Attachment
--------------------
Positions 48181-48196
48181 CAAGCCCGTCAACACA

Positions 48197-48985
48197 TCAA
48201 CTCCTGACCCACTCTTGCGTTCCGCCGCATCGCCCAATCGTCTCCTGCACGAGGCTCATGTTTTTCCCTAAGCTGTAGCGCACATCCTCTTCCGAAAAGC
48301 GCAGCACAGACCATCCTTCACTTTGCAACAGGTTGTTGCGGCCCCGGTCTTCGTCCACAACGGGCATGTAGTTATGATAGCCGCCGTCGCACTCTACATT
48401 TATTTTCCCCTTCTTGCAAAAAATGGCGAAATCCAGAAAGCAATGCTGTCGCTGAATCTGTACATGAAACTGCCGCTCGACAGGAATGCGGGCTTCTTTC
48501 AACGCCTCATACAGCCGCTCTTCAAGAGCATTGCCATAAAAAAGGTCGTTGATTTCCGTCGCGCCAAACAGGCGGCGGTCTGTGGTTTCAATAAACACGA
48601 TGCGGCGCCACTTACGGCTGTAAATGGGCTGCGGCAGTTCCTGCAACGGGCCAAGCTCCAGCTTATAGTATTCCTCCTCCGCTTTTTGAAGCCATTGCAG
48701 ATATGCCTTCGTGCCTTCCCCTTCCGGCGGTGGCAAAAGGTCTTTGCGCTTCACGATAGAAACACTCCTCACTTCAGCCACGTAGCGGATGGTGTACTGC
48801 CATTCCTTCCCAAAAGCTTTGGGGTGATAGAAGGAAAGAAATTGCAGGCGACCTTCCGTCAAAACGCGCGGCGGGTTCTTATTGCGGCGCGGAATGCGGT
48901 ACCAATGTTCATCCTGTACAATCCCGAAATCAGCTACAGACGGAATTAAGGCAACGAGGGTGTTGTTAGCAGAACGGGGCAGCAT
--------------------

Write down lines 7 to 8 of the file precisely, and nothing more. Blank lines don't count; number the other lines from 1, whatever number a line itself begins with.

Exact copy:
48401 TATTTTCCCCTTCTTGCAAAAAATGGCGAAATCCAGAAAGCAATGCTGTCGCTGAATCTGTACATGAAACTGCCGCTCGACAGGAATGCGGGCTTCTTTC
48501 AACGCCTCATACAGCCGCTCTTCAAGAGCATTGCCATAAAAAAGGTCGTTGATTTCCGTCGCGCCAAACAGGCGGCGGTCTGTGGTTTCAATAAACACGA